In patient caseloads with preexisting medical conditions (AFib, mechanical prosthetic valves, recent AMI, stoke or TIA, hypertension, diabetes, etc.) which are characterized by a high risk of adverse vascular events potentially leading to stroke, preventive strategy is focused on reducing such risks via a strict control and monitoring of corresponding hemostatic and hemodynamic parameters.

Finally, in persons with diagnosed cerebrovascular pathologies (high grade carotid stenosis, intracranial aneurysms and AVMs) the first line preventive therapy involves their repair or eradication, when technically possible.

The scope of FDA-approved medical and interventional modalities commonly employed in preventive management of stroke includes oral anticoagulation, antiplatelet, and lipid-lowering drug therapies, cerebral aneurysm and AVM repair surgery, carotid endarterectomy, stereotactic radiosurgery, as well as endovascular embolization of intracranial aneurysms and AVMs, carotid artery stenting with embolic protection, left atrial appendage closure, along with  rarely used and likely to be abandoned intracranial stenting.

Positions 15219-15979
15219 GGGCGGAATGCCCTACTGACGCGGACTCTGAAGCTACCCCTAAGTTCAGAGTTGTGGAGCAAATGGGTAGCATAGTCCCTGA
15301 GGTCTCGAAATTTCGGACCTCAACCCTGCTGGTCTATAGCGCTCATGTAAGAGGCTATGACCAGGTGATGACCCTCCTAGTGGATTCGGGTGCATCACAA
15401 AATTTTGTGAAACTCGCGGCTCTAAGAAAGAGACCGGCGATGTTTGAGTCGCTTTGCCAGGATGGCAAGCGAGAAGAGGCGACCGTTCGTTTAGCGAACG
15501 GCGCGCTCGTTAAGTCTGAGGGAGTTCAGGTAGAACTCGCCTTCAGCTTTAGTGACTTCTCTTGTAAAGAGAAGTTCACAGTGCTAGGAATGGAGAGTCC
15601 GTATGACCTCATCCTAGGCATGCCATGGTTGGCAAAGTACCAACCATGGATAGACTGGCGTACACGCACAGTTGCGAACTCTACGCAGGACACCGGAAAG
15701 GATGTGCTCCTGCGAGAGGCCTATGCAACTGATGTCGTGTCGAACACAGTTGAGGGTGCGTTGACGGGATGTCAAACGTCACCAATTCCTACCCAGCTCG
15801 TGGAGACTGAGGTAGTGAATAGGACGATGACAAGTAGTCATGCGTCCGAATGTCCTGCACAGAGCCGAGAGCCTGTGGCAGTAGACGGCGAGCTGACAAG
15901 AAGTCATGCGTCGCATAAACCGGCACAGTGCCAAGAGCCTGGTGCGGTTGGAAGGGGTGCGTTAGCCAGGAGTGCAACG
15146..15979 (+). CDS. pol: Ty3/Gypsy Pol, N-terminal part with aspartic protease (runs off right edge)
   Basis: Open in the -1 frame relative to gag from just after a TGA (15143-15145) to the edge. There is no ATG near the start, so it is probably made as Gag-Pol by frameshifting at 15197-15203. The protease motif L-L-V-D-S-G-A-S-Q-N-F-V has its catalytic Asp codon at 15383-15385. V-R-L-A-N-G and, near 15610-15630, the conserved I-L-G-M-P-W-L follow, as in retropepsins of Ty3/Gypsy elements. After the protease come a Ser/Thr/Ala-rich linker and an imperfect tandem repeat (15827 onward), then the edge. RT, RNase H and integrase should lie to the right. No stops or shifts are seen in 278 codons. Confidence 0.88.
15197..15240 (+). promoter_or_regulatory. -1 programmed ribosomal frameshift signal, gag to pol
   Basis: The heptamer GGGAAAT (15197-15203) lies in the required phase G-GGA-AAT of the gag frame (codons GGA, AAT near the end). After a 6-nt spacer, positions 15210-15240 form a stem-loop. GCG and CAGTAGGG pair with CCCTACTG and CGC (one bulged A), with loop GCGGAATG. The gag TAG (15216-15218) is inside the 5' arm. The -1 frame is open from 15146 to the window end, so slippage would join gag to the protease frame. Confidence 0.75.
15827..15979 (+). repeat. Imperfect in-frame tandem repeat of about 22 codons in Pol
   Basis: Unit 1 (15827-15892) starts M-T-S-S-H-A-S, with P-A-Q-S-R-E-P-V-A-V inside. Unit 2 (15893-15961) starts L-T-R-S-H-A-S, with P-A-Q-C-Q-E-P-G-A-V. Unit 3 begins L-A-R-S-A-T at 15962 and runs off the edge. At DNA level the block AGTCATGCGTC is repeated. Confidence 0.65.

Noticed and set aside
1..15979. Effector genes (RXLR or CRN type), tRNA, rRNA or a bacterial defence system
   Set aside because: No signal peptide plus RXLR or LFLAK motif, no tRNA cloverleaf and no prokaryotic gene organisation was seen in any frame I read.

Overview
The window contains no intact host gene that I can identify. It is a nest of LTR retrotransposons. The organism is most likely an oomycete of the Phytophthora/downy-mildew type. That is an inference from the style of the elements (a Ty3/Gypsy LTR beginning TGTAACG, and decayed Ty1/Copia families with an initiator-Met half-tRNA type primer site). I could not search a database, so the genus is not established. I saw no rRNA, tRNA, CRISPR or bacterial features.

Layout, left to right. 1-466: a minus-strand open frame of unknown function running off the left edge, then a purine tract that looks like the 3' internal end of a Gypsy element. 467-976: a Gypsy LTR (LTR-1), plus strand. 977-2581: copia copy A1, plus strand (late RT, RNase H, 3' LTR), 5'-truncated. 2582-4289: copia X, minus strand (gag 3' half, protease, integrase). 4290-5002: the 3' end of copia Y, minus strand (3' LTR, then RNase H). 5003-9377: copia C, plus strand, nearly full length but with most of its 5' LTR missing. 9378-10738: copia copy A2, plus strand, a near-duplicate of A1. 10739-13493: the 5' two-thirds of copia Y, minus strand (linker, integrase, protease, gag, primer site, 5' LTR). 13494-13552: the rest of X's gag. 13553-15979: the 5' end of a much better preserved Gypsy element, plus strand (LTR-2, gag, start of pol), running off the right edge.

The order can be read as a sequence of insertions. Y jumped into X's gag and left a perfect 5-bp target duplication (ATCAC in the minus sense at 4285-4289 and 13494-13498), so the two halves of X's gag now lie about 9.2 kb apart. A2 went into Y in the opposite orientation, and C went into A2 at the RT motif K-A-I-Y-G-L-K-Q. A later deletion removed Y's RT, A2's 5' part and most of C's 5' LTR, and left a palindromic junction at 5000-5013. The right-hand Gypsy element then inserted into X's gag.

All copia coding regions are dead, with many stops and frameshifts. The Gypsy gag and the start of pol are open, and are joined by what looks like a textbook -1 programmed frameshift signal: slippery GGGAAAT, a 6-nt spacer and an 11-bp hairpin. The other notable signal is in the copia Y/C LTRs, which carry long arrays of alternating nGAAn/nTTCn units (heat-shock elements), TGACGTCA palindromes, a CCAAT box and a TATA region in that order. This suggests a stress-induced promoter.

In contrast to causes-oriented therapies used in stroke prevention, therapeutic modalities employed in the emergent management of acute stroke are focused almost exclusively on patients’ cardiopulmonary and hemodynamic support and ad hoc containment of dangerous complications and corresponding brain damage associated with stroke.

Among the life-threatening complications that commonly accompany acute cerebral hemorrhage or ischemia are cerebral edema; hydrocephalus; brain stem compression; vasospasm and pulmonary embolism.

Management of the aforementioned acute complications relies on a few proven treatment regimens, including (but not limited to):